Before propane is used, it exists in one of two forms, liquid or gas (or vapor). Both liquid propane and gas are usable but cannot be used interchangeably. In other words, a propane system designed to use gas can’t utilize propane in its liquid form and vice-versa.
Liquefied Petroleum Gas (LPG), is a fuel in liquid form at or below its boiling point (-44 degrees F) and when it is stored under pressure, otherwise it turns to gas (or vapor). It is used mainly as a vehicle fuel.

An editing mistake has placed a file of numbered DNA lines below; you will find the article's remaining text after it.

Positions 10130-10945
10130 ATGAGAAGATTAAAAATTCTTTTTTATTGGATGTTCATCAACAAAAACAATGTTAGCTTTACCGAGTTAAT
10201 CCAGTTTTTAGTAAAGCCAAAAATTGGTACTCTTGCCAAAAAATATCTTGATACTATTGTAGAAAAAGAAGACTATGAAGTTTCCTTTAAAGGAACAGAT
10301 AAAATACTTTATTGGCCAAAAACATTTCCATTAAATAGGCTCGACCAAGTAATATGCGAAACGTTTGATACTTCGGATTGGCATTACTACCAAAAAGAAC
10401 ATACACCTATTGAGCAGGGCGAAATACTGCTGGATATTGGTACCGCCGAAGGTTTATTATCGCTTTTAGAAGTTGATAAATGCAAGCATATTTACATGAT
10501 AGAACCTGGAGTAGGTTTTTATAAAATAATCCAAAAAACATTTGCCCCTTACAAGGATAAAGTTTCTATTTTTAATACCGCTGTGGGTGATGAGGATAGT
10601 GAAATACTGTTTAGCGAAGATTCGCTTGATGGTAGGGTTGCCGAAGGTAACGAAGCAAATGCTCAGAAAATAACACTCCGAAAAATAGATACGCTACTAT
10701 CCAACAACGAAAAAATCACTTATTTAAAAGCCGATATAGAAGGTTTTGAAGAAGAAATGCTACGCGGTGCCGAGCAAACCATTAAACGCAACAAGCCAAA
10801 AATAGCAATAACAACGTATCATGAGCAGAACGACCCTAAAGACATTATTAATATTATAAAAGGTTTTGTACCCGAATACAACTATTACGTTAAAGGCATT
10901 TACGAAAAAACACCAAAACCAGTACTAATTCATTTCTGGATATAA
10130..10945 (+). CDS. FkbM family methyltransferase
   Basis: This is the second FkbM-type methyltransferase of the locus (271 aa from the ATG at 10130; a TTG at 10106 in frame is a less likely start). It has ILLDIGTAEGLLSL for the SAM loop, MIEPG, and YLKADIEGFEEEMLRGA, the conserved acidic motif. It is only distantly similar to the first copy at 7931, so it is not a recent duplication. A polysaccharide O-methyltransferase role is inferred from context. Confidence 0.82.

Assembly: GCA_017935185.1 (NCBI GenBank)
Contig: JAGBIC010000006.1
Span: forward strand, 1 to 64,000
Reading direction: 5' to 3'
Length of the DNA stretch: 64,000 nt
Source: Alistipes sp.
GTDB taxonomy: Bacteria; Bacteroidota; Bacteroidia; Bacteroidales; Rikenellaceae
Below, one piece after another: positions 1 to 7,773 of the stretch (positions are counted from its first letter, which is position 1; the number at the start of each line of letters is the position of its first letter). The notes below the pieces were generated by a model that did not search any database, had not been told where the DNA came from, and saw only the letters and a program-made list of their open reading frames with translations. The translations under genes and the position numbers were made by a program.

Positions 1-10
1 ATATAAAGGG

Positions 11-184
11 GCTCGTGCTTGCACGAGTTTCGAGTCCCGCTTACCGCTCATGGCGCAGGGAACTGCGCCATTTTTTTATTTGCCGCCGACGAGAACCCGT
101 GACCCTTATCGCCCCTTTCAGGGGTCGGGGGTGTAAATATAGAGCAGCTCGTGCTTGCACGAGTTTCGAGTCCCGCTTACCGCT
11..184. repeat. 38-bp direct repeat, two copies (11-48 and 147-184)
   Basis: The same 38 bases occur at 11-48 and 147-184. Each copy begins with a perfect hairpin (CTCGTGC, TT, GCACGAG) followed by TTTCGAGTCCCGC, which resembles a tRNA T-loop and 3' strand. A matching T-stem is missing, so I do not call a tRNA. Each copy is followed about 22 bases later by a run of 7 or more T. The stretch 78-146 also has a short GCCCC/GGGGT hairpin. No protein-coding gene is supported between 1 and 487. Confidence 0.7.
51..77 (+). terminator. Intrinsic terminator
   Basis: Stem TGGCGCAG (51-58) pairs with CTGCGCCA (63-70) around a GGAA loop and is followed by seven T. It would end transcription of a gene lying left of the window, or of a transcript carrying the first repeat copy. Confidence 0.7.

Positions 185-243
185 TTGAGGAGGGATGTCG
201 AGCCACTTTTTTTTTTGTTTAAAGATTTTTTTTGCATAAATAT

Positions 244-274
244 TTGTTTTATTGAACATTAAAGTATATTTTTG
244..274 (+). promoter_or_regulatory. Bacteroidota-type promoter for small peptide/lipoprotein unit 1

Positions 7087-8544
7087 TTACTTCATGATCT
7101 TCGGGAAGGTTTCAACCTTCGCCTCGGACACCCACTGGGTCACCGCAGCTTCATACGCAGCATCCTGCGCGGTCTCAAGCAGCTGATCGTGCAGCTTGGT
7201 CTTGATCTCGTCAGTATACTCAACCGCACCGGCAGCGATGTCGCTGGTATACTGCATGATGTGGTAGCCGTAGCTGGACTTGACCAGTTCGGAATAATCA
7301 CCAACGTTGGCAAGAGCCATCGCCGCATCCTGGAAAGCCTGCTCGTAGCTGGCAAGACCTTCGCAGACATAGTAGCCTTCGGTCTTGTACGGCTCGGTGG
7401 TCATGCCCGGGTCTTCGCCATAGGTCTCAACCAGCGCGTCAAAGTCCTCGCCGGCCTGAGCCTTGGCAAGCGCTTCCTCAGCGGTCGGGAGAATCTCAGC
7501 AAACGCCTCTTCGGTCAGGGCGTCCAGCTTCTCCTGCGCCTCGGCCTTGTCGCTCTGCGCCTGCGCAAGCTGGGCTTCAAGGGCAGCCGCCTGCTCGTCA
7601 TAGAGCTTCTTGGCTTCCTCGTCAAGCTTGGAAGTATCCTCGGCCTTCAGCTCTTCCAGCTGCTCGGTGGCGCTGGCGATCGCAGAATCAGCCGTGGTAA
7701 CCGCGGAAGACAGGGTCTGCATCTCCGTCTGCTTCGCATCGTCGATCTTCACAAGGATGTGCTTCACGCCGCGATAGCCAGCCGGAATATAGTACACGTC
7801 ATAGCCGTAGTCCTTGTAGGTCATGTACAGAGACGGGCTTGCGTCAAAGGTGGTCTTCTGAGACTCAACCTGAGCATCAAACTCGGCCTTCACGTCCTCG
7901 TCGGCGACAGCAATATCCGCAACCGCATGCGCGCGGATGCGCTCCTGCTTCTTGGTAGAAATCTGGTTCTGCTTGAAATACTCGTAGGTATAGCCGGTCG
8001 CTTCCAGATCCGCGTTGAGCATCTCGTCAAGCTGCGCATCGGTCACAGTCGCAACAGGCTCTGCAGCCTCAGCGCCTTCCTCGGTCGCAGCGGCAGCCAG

Propane becomes a vapor at temperatures above -44 degrees F. Similar to water when it boils and gives off steam, propane gives off vapor when it boils. It is mainly used for engines, barbeques, portable stoves and home heating.
See full article at: http://www.amerigreen.com/what-is-the-difference-between-lpand-propane-gas/.
Source – Propane 101